Nepal’s road to recovery is paved with collaboration
30 Jun 2015 by Naoki Nihei, UNDP-JICA/Japan Collaboration Advisor, Bureau of External Relations and Advocacy, UNDP
Looking down from a plane above Kathmandu, I was not able to clearly assess the degree of damage from the 25th April earthquake. In rural areas, most of the houses were destroyed. In Kathmandu, many whose houses were affected are living in tents outside of their homes.
In late May, I travelled to Kathmandu to support Japan-UNDP cooperation to help the Government of Nepal in the reconstruction planning after the devastating earthquakes. I could see the colorful tents everywhere in the city, as we flew over it.
Nepal was heavily affected by the earthquake and resulting aftershocks, bearing the loss of nearly 9,000 lives. After the earthquake, Nepal received support for emergency assistance activities from numerous countries, conducting life-saving missions and medical treatment activities. Once these activities settled down, the international society started assisting the Government of Nepal on a medium- and long-term reconstruction plan. UNDP was one of the main players for this planning exercise.
In the process of post-disaster reconstruction, it is essential to first assess the degree of the damage and loss and then evaluate the financial needs for recovery and reconstruction. Based on this assessment, donors and aid agencies, as well as the affected country, can gain perspective on the damage, prepare the reconstruction plan, select priorities, and develop its projects.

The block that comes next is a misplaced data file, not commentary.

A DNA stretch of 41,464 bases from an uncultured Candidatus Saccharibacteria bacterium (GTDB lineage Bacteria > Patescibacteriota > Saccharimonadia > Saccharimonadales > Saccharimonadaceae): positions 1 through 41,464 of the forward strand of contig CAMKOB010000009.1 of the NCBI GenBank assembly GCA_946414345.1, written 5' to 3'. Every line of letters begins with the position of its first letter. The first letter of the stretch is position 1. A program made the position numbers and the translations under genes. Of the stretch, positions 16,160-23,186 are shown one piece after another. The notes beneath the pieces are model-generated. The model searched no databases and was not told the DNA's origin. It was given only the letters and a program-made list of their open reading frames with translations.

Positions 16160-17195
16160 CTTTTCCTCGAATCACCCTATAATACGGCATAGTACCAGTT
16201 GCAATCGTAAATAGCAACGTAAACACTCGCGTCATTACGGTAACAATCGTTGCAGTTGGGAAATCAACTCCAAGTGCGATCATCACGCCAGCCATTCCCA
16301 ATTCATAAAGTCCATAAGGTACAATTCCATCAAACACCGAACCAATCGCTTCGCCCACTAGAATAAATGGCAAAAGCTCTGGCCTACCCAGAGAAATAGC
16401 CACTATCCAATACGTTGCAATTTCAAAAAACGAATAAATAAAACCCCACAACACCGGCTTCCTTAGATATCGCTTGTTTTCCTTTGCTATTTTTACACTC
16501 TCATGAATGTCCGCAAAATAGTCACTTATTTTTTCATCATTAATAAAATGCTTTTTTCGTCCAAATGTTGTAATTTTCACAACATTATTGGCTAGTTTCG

The United Nations, European Union (EU), and World Bank (WB) have formulated basic policies of supporting disaster-affected countries which conduct Post Disaster Needs Assessment (PDNA). In Nepal’s PDNA exercise, Japan International Cooperation Agency (JICA) and Asian Development Bank (ADB) were additional core partners, strengthening the capacity side by side with UNDP, EU and WB.
PDNA is a good joint effort for all aid stakeholders to support the government in assessing urgent and long-term recovery needs, and it reduces the burden of governments receiving multiple assessments from different organizations. As a member of the disaster risk reduction (DRR) sector team, I joined consultations with the government and conducted field surveys together with all the concerned development partners.
As a result of PDNA, the report summarized the total needs for reconstruction and recovery as US$6.7 billion. The report detailed 23 areas for reconstruction, including housing, schools, roads, government buildings, agriculture, and cultural heritage monuments. In the DRR sector, we estimated the recovery needs at US$82 million. The report allows all the partners to develop an effective future assistance strategy (The PDNA report was presented in the donor conference in Kathmandu on 25 June.). Through the entire process, I witnessed first-hand how the PDNA is a good tool to make global partnerships possible in the post-disaster-context.